Audi RS7 2013 Road Test

Our test of the Audi RS7 did not quite go as planned. A 06.20 flight from Stansted had meant a 04.00 alarm. But the M25 was closed from junction 23 to 25 for overnight roadworks and no diversion was posted.

All I could do was head north sufficiently far up the A1 not to get directed back to the M25 and trust it to my Mazda 6’s built-in TomTom. Happily, no-one seems to get up in rural Hertfordshire before 05.30 so I had the lanes TomTom sent me down to myself and arrived at the Inflite terminal by the skin of my teeth.

Lightning doesn’t usually strike twice, but half an hour after landing in Germany we were stuck in another traffic jam. And this one was a monster. A paint truck had overturned on the autobahn and all the roads around our test centre at the Audi factory were jammed solid.

So no chance to check out the 189mph top speed of this 560HP twin turbo 4.0 litre V8. Nor time to compare the ‘Comfort’ spec RS7 on air suspension with the ‘Dynamic’ spec on steel springs with hydraulically interconnected dampers.

Our car was an all singing, all dancing RS Sport with ‘Dynamic’ spec, carbo-ceramic brakes and 21” wheels with 275/30 R21 tyres.

Having passed about ten miles of solid traffic going in the opposite direction but on the same road our ‘route’ took us back, we improvised, and used the excellent and reasonably intuitive Google maps satnav (you get a Google Earth view of the area you’re passing through rather than just a moving map).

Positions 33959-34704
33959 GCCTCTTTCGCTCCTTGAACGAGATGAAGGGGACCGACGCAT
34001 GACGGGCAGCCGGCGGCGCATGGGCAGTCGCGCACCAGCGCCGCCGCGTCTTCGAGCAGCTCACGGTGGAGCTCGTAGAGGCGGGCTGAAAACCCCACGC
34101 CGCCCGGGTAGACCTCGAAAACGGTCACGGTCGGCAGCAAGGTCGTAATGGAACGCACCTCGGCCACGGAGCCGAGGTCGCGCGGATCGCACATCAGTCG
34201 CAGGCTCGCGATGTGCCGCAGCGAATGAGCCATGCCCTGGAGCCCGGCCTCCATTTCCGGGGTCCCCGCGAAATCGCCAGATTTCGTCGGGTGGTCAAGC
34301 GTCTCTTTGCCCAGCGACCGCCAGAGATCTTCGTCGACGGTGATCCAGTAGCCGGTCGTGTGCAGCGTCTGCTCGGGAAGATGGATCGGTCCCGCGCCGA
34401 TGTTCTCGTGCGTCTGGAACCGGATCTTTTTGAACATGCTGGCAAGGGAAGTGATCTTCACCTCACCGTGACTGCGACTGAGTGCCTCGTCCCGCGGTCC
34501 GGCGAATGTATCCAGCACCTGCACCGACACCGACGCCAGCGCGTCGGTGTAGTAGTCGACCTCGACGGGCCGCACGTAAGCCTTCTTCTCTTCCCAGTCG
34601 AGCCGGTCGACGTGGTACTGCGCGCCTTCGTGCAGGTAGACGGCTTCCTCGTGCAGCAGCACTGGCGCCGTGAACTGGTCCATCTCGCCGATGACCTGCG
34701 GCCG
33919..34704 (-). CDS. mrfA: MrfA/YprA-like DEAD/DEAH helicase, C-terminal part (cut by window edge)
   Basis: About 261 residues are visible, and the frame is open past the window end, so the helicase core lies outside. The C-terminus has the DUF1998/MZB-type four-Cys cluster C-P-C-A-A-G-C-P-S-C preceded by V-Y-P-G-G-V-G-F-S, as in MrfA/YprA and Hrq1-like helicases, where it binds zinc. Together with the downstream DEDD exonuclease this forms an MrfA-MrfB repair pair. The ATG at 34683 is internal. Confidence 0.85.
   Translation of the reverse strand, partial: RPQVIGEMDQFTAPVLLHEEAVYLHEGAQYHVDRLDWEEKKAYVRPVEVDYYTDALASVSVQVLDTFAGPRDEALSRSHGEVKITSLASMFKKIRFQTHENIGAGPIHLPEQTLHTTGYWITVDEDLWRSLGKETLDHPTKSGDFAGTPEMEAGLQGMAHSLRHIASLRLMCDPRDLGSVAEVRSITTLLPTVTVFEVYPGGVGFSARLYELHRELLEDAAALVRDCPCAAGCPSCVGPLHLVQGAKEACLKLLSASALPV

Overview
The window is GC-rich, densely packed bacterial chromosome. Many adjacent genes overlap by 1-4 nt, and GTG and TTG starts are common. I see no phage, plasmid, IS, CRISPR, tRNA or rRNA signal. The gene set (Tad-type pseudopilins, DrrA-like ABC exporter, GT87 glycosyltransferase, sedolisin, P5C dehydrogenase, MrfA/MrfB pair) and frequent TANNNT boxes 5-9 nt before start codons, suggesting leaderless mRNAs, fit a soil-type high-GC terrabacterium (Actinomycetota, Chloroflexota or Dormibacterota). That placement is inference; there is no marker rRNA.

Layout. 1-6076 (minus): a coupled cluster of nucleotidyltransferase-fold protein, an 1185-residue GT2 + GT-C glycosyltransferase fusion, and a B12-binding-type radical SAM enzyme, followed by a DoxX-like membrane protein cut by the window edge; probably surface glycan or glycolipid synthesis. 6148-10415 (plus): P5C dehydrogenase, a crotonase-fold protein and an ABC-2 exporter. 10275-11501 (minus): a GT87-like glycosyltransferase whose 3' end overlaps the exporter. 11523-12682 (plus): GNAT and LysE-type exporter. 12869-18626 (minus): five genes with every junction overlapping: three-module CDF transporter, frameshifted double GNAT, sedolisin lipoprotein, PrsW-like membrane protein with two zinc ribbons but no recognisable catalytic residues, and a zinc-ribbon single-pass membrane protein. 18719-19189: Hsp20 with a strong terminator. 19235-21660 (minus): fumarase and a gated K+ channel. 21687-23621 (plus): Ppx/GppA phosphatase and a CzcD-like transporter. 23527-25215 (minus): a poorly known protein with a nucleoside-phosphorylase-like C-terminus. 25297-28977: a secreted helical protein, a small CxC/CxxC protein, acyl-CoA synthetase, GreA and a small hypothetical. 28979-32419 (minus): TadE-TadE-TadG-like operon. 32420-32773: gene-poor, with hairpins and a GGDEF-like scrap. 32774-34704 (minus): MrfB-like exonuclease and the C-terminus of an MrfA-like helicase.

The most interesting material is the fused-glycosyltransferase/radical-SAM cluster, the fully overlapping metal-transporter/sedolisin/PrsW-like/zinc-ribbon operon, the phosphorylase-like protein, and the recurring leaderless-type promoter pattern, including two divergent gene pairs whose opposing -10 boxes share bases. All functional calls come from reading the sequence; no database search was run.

Audi RS7 Satnav Screen 2

But, I suspect what you really want to know is how well this behemoth of a car lays down 560HP and 700Nm of torque.

The answer is, in a very controlled manner.

You set off behind what is basically a V4 (with four of the twin-turbo V8s cylinders shut off). And it changes up through its 8-speed ZF torque converter autobox very quickly. So, unless you stamp on the accelerator pedal, you’re unaware of the car’s potential. This is how it managed 29mpg in the EC combined cycle.

If you want to have some fun you can either select ‘Dynamic’ in the car’s MMI menu, which sharpens up the steering, handling and throttle response. Or you can personalise how you want the car to behave, opting for ‘comfort’ suspension and ‘Dynamic’ steering, for example.

Though it makes some wonderfully sonorous noises, it doesn’t actually bark, crackle and pop like an AMG Mercedes or a Jaguar F Type. It’s not in the least ferocious.

But it’s still a very wide car, so you need to be careful not to kerb those expensive 21” wheels and tyres while overtaking and this, rather than the power, can limit overtaking opportunities.

And with those twin turbos nestling in the vee of the eight, the engine can get very hot indeed.

Who will buy an RS7, and why? Audi pitches the RS7 against the Porsche Panamera Turbo, Mercedes CLS AMG, BMW M6 Gran Coupe and, curiously, the Jaguar XKR-S. (I’d have said XFR-S.)

It won’t be anyone who’s worried about money. Audi has yet to release the prices of RS7 accessory packs, but says they will be similar to those for the RS6 (with the same floorpan, engine and drivetrain). That means the £83,500 list price is just the starting point, so for many the RS7 will be a £100,00 car.

Looks obviously come into it. I like the shape, the quality and the detailing (especially the slim row of LEDs in the top of the rear window that act as the car’s third brake lights).

It handles well. It manages its power carefully. Up to a point it’s a very safe car. (A tyre failure at 189mph doesn’t bear thinking about.) It has collision mitigation systems that automatically reduces speed when a collision is inevitable by 40kmh.

And it carries Audi top-of-the range status. So someone with £100k to spend on a four-seater with a big boot that can actually eke the fuel out cruising at UK speed limits might go for it big time.

Though I have an inkling it will be a much bigger seller in China than it will be in the UK.


Test and video of Audi A7 V6 models.

Test of Audi RS6.

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